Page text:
Forced to give birth after rape, Honduran woman seeks UN remedy

Forced to give birth after rape, Honduran woman seeks UN remedy


In Latin America, elective abortion is legal in Mexico, Argentina, Colombia, Cuba and Uruguay

Follow on
Follow us on Google News

Tegucigalpa (AFP) – On a November day in 2015, Fausia went to fetch water from a river near her home in rural Honduras. She was attacked by two men who beat and kicked her and put a knife to her throat.

One of the men raped her, and Fausia -- who does not want to give her real name for fear of reprisal -- got pregnant.

Eight years later, the 34-year-old reported her country to the United Nations for denying her an abortion, effectively forcing her to give birth to a child she did not want.

Honduras is one of six Latin American countries with an absolute abortion ban.

According to the Center for Reproductive Rights (CDR), an NGO supporting Fausia's case, this has meant forced motherhood for countless women and girls -- many of them sexual assault survivors.

In March, Fausia brought a case before the UN Human Rights Committee, seeking an order mandating the Honduran state to lift the ban written into its constitution.

The daughter of a Nahua chieftain and land rights activist, Fausia said she was attacked in "reprisal" by two men whose family had usurped her father's land and were locked in a years-long dispute with him.

"They threatened me with death, they told me that if I went to... report it or to file a complaint with the police, they were going to kill me. They were going to kill my family," she told AFP in the garden of the Women's Rights Center, an NGO that goes by its Spanish abbreviation CDM, in Tegucigalpa.

A month after the rape, Fausia said, she overcame her fear and reported the incident to the authorities -- the start of a painfully long legal journey. When she learned her rapist had made her pregnant, it felt like her world fell apart.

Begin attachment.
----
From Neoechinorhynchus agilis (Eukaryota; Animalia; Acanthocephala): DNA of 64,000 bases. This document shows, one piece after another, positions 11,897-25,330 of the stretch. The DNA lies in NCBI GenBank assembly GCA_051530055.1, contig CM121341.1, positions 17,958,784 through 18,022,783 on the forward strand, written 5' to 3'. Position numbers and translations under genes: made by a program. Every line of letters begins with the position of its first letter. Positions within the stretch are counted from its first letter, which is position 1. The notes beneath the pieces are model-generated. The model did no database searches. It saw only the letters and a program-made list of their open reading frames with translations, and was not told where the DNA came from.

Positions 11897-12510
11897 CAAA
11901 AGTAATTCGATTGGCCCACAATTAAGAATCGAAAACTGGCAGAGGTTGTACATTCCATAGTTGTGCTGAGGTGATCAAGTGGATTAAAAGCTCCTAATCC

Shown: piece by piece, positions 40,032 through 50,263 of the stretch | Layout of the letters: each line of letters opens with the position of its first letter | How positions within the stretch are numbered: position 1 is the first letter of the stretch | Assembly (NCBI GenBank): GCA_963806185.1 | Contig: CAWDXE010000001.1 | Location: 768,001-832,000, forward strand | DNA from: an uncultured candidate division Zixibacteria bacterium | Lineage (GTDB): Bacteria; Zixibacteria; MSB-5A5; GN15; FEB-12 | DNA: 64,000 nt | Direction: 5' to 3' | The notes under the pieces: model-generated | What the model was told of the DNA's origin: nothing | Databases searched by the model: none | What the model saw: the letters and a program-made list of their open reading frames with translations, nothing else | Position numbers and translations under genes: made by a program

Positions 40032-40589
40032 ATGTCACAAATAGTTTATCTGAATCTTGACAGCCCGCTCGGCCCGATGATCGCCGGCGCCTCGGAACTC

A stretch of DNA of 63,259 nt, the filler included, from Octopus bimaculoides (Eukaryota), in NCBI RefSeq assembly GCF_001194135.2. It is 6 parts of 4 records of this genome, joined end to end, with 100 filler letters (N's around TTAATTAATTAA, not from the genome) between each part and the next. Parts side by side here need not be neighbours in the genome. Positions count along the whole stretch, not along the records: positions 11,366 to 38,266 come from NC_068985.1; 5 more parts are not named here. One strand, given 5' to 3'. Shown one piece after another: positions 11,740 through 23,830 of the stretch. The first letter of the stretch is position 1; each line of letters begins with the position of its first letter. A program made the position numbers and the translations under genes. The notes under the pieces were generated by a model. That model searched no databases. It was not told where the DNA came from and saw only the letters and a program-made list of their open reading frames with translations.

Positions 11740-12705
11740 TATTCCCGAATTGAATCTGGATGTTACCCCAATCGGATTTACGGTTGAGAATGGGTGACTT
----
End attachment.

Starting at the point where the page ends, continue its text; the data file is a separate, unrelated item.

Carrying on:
It was, she said, "a psychological and emotional shock... It was something I didn't want, that I hadn't planned."

But when she sought help, Fausia said, she was warned she would be prosecuted if she attempted to abort the fetus, risking up to 10 years in prison.

"I cried in the delivery room. Then they forced me to feed her and kiss her (the baby) and I didn’t want to," she recounted.

"If I had had the opportunity to end it (the pregnancy), I would have done it, because it is something that turned my life upside down. It is an indelible mark," said Fausia. She refuses to speak about what happened to the child.

After rape, harassment

Along with El Salvador, Nicaragua, the Dominican Republic, Haiti and Suriname, Honduras disallows abortion even in cases of rape, fetal malformation or risk to the woman's life.

The morning-after pill was banned in Honduras until last year, and thus not available to Fausia, who already had two children when she was attacked.

The threats and harassment that followed the assault forced her and her family to move 10 times and eventually migrate to the city, she recalled through tears. Fausia said she was so distressed that she once tried to hang herself.

She thought about suicide "several times," she said, "because of the rejection I felt, because of the pain." In 2017, her attackers were arrested, only to be freed a few months later. Investigators alleged a lack of evidence.

With the help of the CDM and CDR, the case was reopened in 2018, and eight years after the rape, the perpetrators were found guilty. The conviction can still be appealed.

Human rights violations

Every day in Honduras, three girls younger than 14 are "compelled to sustain pregnancies resulting from rape and become mothers," according to the CDR, citing health ministry data from 2022.

Catalina Martinez, the NGO's Latin American vice president, said lawyers were seeking reparations for Fausia and her family and a public apology for the "human rights violations that were committed against her."

They also want an order for Honduras to end the abortion ban. The case, which could have major implications for women's reproductive rights in Latin America, may take three years to make it through the UN committee, said Martinez.

With a green handkerchief tied around her wrist -- the color of the fight for abortion rights -- Fausia told AFP she was prepared for an uphill battle ahead "so that no other woman in Honduras has to go through what I went through."

In Latin America, elective abortion is legal in Mexico, Argentina, Colombia, Cuba and Uruguay.